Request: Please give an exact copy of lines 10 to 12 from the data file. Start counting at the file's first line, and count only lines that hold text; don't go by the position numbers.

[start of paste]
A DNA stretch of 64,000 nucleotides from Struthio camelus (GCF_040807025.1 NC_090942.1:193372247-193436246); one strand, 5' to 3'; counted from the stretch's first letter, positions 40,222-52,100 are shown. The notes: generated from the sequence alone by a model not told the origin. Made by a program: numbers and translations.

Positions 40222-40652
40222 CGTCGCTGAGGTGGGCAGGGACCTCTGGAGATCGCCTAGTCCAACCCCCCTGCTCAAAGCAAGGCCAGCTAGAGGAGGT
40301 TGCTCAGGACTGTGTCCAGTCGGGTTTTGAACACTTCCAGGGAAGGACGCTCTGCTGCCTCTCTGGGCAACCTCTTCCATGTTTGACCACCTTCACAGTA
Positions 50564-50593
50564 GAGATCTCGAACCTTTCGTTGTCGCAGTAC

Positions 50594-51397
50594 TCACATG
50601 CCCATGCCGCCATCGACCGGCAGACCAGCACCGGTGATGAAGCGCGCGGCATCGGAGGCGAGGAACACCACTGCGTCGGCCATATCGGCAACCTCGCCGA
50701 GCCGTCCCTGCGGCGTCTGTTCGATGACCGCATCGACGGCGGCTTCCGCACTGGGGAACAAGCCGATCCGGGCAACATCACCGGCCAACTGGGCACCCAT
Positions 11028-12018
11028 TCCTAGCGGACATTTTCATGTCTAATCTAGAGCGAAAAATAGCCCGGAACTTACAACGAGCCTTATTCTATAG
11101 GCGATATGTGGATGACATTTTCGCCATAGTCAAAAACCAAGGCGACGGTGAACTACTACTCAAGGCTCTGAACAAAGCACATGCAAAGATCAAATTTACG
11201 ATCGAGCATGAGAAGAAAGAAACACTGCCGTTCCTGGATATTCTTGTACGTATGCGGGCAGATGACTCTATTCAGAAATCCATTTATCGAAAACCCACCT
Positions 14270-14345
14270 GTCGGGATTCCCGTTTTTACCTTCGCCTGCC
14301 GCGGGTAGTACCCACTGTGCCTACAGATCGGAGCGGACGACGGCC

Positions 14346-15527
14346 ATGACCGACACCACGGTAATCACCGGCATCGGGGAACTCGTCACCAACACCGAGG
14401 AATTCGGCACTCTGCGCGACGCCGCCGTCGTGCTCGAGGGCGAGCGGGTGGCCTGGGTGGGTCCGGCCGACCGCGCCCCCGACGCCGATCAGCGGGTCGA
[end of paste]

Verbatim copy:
50701 GCCGTCCCTGCGGCGTCTGTTCGATGACCGCATCGACGGCGGCTTCCGCACTGGGGAACAAGCCGATCCGGGCAACATCACCGGCCAACTGGGCACCCAT
Positions 11028-12018
11028 TCCTAGCGGACATTTTCATGTCTAATCTAGAGCGAAAAATAGCCCGGAACTTACAACGAGCCTTATTCTATAG